As we close out the year, we thought it would be a good time to revisit this guest post from Kevin J. Anderson, a reminder that while you should be writing, this doesn’t necessarily mean your butt has to be planted in a chair to do so. This post originally ran on April 9th, 2012, but the advice it offers is timeless. We hope you enjoy, and please check in again tomorrow as we look back on The Greatest Gift I’ve Received as a Writer Month here at Fictorians.
A guest post by Kevin J. Anderson
Unfortunately, with distractions everywhere (kids or pets demanding attention, phone ringing, email popping up, toilets that need cleaning…), the butt/chair/keyboard/monitor setup isn’t always the best way to be productive.
Maybe you need to think outside the keyboard.
I regularly write, and publish, an average of 300,000-500,000 words each year. To me the word “office” is only a loose term for the place where I get my writing done. I can sit in a bustling coffee shop with headphones on, and disappear into my story. I can take notes on the paper tablecloth in an Italian restaurant. I can write anywhere.
Most importantly, I have trained myself to write using a hand-held recorder while walking along beautiful trails, sinking into my imaginary worlds and characters. Yes, I talk to myself. It’s like telling stories around a campfire, engrossed in the plot, speaking aloud, letting the sentences roll off my tongue as my hiking boots roll off the miles. That way I can accomplish my exercise and sightseeing while being productive at the same time. A day in the mountains, forest, or desert is a day at work.
Sometimes other hikers I meet on the trail aren’t quite so accepting of my work methods. More than once I’ve been the recipient of angry glares. While climbing around the Flatirons near Boulder, a man snapped at me, “You shouldn’t be working out here. Just enjoy nature!”
(As if the two are mutually exclusive?)
At a campsite on the Grand Mesa, I was surrounded by tall trees whispering in the wind, near a rushing creek. I had my laptop out on the picnic table, reveling in the glorious surroundings as I edited chapters. Another camper felt compelled to march over to me. “Turn that thing off! You’re on vacation.”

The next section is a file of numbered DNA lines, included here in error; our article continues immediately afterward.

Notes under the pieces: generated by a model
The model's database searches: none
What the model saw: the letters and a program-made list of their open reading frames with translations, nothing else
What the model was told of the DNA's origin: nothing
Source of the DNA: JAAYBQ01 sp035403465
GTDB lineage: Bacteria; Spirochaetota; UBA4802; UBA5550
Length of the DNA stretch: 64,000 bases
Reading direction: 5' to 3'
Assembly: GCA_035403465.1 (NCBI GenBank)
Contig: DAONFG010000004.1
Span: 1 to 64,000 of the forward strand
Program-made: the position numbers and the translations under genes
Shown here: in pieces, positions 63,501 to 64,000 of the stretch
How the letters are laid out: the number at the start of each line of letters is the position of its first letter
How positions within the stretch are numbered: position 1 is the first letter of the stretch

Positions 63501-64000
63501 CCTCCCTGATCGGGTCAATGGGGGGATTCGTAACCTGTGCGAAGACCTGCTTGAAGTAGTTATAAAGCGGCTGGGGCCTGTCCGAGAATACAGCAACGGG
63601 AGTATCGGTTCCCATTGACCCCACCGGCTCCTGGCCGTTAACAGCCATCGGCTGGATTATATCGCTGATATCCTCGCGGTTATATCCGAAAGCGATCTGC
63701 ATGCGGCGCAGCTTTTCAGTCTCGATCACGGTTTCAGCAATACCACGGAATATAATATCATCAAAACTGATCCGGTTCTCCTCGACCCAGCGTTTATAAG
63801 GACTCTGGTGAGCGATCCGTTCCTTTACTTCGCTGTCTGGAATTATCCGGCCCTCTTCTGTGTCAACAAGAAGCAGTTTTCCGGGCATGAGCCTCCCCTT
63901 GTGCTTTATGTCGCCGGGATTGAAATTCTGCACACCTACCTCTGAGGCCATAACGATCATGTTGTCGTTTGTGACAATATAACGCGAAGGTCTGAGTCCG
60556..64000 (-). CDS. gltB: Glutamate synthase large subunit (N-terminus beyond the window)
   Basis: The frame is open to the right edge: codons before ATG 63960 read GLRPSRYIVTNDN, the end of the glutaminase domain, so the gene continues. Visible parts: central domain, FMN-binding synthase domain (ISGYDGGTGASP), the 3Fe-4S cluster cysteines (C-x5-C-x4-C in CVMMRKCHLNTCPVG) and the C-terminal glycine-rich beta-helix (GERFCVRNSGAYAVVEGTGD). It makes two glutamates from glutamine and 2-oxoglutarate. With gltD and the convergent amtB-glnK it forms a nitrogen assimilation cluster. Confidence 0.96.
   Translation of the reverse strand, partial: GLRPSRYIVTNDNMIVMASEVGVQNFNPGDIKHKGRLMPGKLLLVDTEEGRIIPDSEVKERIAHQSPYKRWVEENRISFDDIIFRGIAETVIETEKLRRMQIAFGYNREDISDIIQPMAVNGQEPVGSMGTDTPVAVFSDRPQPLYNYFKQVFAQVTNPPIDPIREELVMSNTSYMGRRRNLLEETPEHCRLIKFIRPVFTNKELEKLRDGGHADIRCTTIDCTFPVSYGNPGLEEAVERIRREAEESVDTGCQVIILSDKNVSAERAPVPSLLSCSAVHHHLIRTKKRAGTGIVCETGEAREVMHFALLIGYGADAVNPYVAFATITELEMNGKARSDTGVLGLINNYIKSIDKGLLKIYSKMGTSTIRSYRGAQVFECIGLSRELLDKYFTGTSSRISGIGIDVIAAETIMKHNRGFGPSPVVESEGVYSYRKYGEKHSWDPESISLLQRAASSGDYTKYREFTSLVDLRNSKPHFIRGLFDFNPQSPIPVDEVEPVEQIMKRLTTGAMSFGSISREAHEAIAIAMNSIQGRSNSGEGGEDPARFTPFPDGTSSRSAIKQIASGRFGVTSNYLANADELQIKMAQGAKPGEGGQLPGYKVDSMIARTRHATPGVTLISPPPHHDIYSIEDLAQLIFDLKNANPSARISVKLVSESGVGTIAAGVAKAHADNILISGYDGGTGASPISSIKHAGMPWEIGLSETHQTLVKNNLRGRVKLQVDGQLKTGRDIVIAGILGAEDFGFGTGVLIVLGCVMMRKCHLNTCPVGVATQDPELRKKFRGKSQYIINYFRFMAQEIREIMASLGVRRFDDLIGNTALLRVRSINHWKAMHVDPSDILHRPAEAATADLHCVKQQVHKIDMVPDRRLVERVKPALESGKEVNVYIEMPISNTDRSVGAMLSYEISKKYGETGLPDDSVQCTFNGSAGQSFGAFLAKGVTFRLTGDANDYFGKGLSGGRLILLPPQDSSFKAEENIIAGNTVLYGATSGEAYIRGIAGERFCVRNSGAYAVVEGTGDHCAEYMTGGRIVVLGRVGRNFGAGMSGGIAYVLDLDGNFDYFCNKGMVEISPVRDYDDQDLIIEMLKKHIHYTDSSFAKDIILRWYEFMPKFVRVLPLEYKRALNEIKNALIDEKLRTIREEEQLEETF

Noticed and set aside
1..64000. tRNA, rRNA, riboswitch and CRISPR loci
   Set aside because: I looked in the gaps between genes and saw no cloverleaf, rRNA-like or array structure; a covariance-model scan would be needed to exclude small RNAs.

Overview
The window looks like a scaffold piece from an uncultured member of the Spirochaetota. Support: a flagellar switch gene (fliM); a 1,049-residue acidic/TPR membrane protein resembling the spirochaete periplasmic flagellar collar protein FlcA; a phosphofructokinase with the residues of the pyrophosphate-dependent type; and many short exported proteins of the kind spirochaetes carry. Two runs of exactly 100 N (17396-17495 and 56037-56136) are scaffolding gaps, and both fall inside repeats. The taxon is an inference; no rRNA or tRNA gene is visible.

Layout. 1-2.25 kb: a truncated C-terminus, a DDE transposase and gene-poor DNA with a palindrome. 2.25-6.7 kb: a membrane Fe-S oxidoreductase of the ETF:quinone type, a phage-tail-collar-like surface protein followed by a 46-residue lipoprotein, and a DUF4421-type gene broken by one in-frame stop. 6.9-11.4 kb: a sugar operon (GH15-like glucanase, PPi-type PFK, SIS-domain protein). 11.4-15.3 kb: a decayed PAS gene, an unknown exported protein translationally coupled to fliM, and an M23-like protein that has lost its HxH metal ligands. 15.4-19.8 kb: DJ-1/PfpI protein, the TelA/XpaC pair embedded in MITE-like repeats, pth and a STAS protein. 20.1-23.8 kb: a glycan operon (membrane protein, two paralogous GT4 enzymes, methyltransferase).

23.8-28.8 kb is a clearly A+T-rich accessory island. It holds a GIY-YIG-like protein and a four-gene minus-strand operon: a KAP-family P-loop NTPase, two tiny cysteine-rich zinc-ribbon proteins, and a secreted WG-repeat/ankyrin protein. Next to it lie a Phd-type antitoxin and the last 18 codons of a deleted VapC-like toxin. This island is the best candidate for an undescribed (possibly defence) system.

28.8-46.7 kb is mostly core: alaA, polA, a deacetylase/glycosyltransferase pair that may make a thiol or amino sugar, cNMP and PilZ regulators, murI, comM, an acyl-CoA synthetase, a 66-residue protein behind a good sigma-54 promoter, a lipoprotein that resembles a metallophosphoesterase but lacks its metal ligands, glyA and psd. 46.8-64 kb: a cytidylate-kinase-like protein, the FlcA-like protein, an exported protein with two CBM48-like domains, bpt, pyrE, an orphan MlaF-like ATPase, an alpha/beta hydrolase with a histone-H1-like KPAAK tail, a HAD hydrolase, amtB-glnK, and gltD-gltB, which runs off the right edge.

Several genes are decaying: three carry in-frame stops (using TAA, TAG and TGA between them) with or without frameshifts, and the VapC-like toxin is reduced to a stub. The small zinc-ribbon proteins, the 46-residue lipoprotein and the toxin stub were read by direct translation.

Personally, I thought he should mind his own business, but more important he was making a completely unfounded assumption. The fact is, I wasn’t on vacation. That was my work day. While other people are doomed to go to the daily grind in a “dilbertville” office complex with fabric-walled cubicles, ringing phones, office gossip, and endless meetings, I get to do my work out in the Colorado mountains and canyons. There, I am inspired rather than distracted, all my senses filled with input (some of which is even relevant to the story I’m writing).
I have written a STAR WARS novel with Han Solo and Princess Leia at the polar cap of an ice planet while snowshoeing up Quandary Peak, a 14,265-ft mountain in central Colorado. I’ve written DUNE novels with Brian Herbert — all of them set on an arid desert planet — while trudging through the Great Sand Dunes National Park. I’ve written about ancient ruined alien cliff cities for my “Saga of Seven Suns” while exploring Anasazi ruins in Mesa Verde.
It’s the next best thing to being in the exotic locales of my imagination.
So don’t be fooled by the stereotypical picture of writer slaving over a computer at a desk. If you feel too self-conscious to talk to yourself and dictate finished prose, then just mull over ideas, characters, history and take notes. Or if that doesn’t work, just try a different place-take your laptop (or even a pen and paper notepad…they still function) and go to a coffeeshop where people don’t know you, or hide in a library carrel. My wife even sits in a car in a parking lot and dictates into her recorder when she really needs to get something done. Think about going into the “writer protection program” and disappear for a while.
For me, the way to do it is to get miles away from anybody looking for me.
So if you see me on the trail talking to myself, intent on something inside my head, remember — I’m not on vacation, I’m working. And I’d rather be working here outside on the trail than in any other office in the world.